• Monroe returned to France in 1803 after assisting Robert Livingston with the Louisiana Purchase discussions. Monroe was also Minister to Britain from 1803 to 1807, hampered by disagreements over the US’ neutrality rights. Monroe travelled to Spain in 1805, intending to gain acknowledgement for the US’ ownership of West Florida. They claimed the land as part of the Louisiana Purchase, but Monroe could not obtain the Spanish government’s approval.
    • Monroe collaborated with Special Commissioner William Pinkney in 1806 to prevent British impressment of American seamen and to gain neutral commercial rights. The planned Monroe-Pinkney Treaty, however, failed to resolve concerns, and President Jefferson declined to send it to the Senate.
    • In 1811, while serving as Secretary of State, Monroe grew convinced that declaring war on Great Britain was the greatest option for changing offensive British policy. Monroe and Madison urged Congress to approve a declaration of war on 17 June 1812. During the War of 1812, Monroe expertly supervised the growth of the US military occupation of Florida and acted as acting Secretary of War.
    • Monroe, now in command of the war effort, directed General Andrew Jackson to defend New Orleans against a possible British attack, and he requested that the governors of neighbouring states send their militias to aid Jackson. He also urged Congress to create a 100,000-man army, improve military pay, and build a new national bank to ensure adequate money for the war effort. 
    • With the Treaty of Ghent signing, the war ended, and Monroe assumed office as Secretary of War. The Treaty returned to the pre-war status quo, with several remaining disputes between the US and Britain. However, Americans welcomed the war’s end as a tremendous victory, partly thanks to news of the Treaty reaching the country shortly after Jackson’s victory in the Battle of New Orleans.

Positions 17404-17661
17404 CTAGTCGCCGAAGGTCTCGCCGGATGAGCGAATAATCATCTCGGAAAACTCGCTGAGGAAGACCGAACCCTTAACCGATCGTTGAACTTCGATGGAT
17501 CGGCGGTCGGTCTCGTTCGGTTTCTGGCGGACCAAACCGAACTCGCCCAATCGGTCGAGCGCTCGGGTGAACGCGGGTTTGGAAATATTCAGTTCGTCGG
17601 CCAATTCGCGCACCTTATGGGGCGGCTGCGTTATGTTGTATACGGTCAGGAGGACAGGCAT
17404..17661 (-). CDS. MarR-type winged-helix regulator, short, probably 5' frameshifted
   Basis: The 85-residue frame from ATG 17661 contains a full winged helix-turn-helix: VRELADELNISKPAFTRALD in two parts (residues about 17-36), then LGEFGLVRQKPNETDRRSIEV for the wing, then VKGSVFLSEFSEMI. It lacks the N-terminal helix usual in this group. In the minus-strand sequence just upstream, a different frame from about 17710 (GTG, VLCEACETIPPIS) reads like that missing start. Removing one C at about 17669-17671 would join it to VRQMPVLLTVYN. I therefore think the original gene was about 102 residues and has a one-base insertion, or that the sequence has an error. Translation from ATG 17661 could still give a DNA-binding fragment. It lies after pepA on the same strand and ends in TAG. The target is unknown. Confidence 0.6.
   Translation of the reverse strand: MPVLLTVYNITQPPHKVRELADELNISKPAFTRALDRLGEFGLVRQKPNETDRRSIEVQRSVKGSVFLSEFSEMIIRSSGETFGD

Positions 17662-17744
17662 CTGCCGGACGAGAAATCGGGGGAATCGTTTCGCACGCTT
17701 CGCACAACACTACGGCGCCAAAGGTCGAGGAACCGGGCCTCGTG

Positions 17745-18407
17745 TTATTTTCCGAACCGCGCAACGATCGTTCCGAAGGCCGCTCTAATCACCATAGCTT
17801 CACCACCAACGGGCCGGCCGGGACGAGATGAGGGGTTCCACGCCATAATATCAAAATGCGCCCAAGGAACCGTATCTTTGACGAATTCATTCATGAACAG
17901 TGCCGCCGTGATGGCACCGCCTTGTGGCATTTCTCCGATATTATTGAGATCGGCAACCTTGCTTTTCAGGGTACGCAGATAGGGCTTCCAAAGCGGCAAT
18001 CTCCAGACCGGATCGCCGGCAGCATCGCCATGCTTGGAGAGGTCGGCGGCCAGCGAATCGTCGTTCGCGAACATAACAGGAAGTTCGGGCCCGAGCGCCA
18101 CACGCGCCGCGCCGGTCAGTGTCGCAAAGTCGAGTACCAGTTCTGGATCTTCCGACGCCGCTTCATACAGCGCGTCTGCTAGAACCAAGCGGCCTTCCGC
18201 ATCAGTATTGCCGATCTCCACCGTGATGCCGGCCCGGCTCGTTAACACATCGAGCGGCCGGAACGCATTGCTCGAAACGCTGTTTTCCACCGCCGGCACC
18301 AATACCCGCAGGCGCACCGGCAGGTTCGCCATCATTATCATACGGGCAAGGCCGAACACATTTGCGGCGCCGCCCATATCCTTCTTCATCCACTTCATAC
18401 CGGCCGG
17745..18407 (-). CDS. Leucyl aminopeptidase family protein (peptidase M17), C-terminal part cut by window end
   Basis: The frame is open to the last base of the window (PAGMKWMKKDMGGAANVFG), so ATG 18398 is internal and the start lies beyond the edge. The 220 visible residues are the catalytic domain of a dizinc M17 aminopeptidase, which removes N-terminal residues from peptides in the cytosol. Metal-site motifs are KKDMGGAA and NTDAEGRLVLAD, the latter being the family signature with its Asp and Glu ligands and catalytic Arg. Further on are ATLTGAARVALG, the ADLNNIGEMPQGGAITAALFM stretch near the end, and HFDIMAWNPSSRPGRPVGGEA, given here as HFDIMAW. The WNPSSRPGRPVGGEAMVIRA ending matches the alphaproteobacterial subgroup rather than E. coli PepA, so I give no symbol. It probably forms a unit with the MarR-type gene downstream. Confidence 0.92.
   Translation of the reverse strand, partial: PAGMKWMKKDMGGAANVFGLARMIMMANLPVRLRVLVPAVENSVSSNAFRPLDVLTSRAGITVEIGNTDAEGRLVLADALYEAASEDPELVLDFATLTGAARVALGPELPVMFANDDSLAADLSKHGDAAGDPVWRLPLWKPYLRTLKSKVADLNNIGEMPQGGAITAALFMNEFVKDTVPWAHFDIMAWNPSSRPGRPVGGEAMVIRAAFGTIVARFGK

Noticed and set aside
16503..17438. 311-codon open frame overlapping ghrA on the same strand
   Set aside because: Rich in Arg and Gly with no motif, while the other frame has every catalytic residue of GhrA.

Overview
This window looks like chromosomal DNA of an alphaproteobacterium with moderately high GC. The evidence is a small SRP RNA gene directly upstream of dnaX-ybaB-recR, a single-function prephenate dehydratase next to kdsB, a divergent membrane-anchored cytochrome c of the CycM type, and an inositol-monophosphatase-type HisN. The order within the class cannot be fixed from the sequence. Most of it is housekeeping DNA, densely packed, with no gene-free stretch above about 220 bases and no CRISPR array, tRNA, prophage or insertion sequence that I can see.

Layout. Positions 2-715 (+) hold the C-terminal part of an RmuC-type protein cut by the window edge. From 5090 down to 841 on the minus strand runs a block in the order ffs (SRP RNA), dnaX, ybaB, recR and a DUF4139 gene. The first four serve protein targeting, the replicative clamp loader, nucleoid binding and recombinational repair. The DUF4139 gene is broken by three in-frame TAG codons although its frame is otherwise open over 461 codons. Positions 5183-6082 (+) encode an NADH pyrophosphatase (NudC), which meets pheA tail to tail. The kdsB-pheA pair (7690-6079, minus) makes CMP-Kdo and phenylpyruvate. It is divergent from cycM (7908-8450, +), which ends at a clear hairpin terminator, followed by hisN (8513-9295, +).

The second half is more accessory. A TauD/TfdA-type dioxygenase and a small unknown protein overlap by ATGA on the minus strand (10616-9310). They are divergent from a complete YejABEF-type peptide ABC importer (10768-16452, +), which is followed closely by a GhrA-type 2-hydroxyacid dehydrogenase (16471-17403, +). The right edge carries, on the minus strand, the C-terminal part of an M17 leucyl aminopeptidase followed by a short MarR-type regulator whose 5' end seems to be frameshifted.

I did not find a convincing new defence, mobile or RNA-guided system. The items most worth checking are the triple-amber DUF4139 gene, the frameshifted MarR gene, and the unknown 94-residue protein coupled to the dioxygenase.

• The British discontinued the practice of impressment with the end of the Napoleonic Wars in 1815. Following the war, Congress authorised the establishment of a national bank, the Second Bank of the United States (BUS).

    1816 Election

    • Monroe planned to run for President in the 1816 election, establishing himself as Madison’s heir apparent throughout the war. Many in the party backed Monroe, but his candidacy was questioned in the Democratic-Republican congressional nominating caucus in 1816. Secretary of the Treasury William H Crawford supported several Southern and Western Congressmen, while Governor Daniel D Tompkins supported some New York Congressmen.
    • The Federalists nominated Rufus King for President, but the party gave no opposition following the end of a popular war they had opposed. Monroe won every state except Massachusetts, Connecticut and Delaware, receiving 183,217 electoral votes. He was the last President to be a Founding Father, having previously served as a commander in the Continental Army and as a delegate in the Continental Congress.